28. 28. Describe a high quality software system Defect free Feature rich High sales figures Award winning product Fast to learn Fast to use Nice graphics Low system requirements Easy to install and upgrade Reliable customer support Robust Cool Adaptable Compatible Cheap Expensive Simple Big and complicated Small and compact Large and scalable Extensible Standardized Open-source Reliable vendor Fit-for-purpose Multipurpose Fast upgrade cycle Never crashes Open access Secure Maintainable Fast time-to-market Appeals majority HELSINKI UNIVERSITY OF TECHNOLOGY Perfect for target segment Juha Itkonen, 2005 SoberIT/HUT 28
  29. 29. Definition of software quality Quality: (1) The degree to which a system, component or process meets specified requirements. (2) The degree to which a system, component, or process meets customer or user needs or expectations. (IEEE Standard Glossary of Software Engineering Terminology [IEEE610.12]) Quality is value to some person(s) (Gerald M. Weinberg, 1992, “Quality Software Management”) Juha Itkonen, 2005 29 HELSINKI UNIVERSITY OF TECHNOLOGY SoberIT/HUT
  30. 30. Users’ viewpoint differs from yours All stakeholders have different viewpoints to quality Customer End user Programmer Project manager Tester Note: bug free product can be unacceptable to the user The goal of a software system is to solve customers problem Requirements should be validated Usability needs to be considered Documentation should be tested Customer feedback process needs to be working Juha Itkonen, 2005 30 HELSINKI UNIVERSITY OF TECHNOLOGY SoberIT/HUT
  31. 31. Process quality and product quality Quality in process -> quality in product Numerous models, but has not been proven to be always true Project: instantiated process Process Project Quality according to ISO 9126 Process quality contributes to improving product quality, which in turn contributes to improving quality in use Juha Itkonen, 2005 31 HELSINKI UNIVERSITY OF TECHNOLOGY SoberIT/HUT
  32. 32. The McCall quality model Maintainability Portability Flexibility Product Revision Product Transition Reusability Testability Interoperability Product Operations Correctness Reliability Efficiency Integrity Usability Juha Itkonen, 2005 32 HELSINKI UNIVERSITY OF TECHNOLOGY SoberIT/HUT
  33. 33. ISO 9126 Quality characteristics The capability to provide functions that meet stated or implied needs. The capability to be The capability transferred from one Functionality to maintain a environment to specified level another. of performance. Portability Reliability ISO/IEC 9126 Maintainability Usability The capability to The capability to be understood, be modified. Efficiency learned, used and attractive to user. The capability to provide appropriate performance, relative to amount of resources used, under stated conditions. Juha Itkonen, 2005 33 HELSINKI UNIVERSITY OF TECHNOLOGY SoberIT/HUT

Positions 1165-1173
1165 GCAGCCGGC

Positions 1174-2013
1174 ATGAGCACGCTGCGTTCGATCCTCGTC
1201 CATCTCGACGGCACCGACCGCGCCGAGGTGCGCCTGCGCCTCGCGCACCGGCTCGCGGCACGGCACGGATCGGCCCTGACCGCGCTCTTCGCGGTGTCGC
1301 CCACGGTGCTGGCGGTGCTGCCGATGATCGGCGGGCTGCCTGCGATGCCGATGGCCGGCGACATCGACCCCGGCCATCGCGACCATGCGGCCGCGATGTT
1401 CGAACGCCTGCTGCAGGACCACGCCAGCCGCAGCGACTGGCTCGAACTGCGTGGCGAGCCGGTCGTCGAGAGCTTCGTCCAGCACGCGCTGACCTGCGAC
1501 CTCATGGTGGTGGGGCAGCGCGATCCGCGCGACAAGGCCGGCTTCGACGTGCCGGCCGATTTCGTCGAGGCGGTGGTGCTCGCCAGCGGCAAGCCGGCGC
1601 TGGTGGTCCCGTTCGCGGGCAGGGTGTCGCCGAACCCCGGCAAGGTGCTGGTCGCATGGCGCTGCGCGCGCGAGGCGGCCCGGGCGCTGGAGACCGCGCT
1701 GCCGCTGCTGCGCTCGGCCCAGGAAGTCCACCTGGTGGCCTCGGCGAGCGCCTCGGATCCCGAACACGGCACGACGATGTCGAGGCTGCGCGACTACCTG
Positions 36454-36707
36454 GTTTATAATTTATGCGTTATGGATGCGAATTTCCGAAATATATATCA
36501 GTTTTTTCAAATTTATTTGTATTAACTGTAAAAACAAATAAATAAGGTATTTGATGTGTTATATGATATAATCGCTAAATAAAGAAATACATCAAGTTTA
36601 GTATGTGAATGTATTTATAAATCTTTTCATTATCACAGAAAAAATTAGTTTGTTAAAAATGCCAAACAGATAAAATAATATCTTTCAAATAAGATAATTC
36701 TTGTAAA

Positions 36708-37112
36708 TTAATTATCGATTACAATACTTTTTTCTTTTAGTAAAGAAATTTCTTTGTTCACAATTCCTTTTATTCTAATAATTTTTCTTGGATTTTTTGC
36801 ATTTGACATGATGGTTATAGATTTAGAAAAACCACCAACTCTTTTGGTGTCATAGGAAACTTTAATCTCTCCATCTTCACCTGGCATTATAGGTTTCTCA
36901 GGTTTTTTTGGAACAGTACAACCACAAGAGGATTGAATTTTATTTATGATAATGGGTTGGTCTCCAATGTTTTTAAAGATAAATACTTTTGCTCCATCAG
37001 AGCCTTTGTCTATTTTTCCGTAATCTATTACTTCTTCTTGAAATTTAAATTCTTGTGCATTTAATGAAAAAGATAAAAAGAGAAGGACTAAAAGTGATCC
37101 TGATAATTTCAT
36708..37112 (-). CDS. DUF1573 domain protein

34. 34. ISO 9126 Quality attributes Functionality Efficiency Suitability Time behavior Accurateness Resource behavior Interoperability Maintainability Security Analyzability Reliability Changeability Maturity Stability Fault tolerance Testability Recoverability Portability Usability Adaptability Understandability Installability Learnability Conformance Operability Replaceability Attractiveness Juha Itkonen, 2005 34 HELSINKI UNIVERSITY OF TECHNOLOGY SoberIT/HUT
  35. 35. Focus on different quality attributes in testing Traditionally emphasis on functionality Grown emphasis on Usability Efficiency Scalability Security Everything has to be accessible from public web Internal quality attributes important for products with long life cycle Maintainability Portability Testability … Juha Itkonen, 2005 35 HELSINKI UNIVERSITY OF TECHNOLOGY SoberIT/HUT
  36. 36. Good Enough Quality Defined by James Bach IEEE Computer, 1997, vol. 30, no. 8, pp. 96-98. To claim that any given thing is good enough is to agree with all of the following propositions: It has sufficient benefits It has no critical problems The benefits sufficiently outweigh the problems In the present situation, and all things considered, further improvement would be more harmful than helpful Juha Itkonen, 2005 36 HELSINKI UNIVERSITY OF TECHNOLOGY SoberIT/HUT
  37. 37. Quality Assurance (1) A planned and systematic pattern of all actions necessary to provide adequate confidence that an item or product conforms to established technical requirements. (2) A set of activities designed to evaluate the process by which products are developed or manufactured. Application of sound technical QA vs. Testing methods and tools Different attitude Formal technical reviews and inspections QA is focused to build in quality and prevent Software testing defects to ever happen Enforcement of standards constructive Documentation Testing is focused to find Control of change defects and show the level Extensive measurement of quality Record keeping and reporting destructive of the process Juha Itkonen, 2005 37 HELSINKI UNIVERSITY OF TECHNOLOGY SoberIT/HUT
  38. 38. Quality Assurance 1. A planned and systematic pattern of all actions necessary to provide adequate confidence that an item or product conforms to established technical requirements. 2. A set of activities designed to evaluate the process by which products are developed or manufactured. Application of sound technical methods and tools Formal technical reviews and inspections Software testing Enforcement of standards Documentation Control of change Extensive measurement Record keeping and reporting of the process Juha Itkonen, 2005 38 HELSINKI UNIVERSITY OF TECHNOLOGY SoberIT/HUT
  39. 39. QA vs. Testing Different attitude QA is focused to build in quality and prevent defects to ever happen Constructive Testing is focused to find defects and show the level of quality Destructive Testing can be seen as a part of QA QA includes Measuring and tracking Process improvement Assessing quality and reacting to variances Juha Itkonen, 2005 39 HELSINKI UNIVERSITY OF TECHNOLOGY SoberIT/HUT